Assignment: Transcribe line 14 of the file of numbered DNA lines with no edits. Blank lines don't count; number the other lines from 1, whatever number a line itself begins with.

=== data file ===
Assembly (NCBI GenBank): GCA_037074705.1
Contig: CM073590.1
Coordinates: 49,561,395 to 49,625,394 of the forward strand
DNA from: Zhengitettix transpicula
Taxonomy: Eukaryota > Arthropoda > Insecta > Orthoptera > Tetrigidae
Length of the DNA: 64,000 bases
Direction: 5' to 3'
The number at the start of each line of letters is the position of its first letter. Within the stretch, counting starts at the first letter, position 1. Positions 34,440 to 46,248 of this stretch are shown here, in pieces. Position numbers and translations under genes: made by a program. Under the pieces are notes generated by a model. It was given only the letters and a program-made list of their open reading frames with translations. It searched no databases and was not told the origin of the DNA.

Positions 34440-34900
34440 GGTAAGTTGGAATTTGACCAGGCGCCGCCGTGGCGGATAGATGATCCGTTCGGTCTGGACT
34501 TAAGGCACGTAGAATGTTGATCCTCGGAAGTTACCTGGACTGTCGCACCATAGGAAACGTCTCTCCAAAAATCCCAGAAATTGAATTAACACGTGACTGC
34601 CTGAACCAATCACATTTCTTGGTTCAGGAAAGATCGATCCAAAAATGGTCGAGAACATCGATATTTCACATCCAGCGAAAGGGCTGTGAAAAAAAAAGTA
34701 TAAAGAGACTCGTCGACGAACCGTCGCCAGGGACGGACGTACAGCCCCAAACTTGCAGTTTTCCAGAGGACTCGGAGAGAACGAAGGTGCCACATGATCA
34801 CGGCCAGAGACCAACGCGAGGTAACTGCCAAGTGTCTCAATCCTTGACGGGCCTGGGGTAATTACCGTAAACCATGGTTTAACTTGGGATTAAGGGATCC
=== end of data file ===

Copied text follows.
34801 CGGCCAGAGACCAACGCGAGGTAACTGCCAAGTGTCTCAATCCTTGACGGGCCTGGGGTAATTACCGTAAACCATGGTTTAACTTGGGATTAAGGGATCC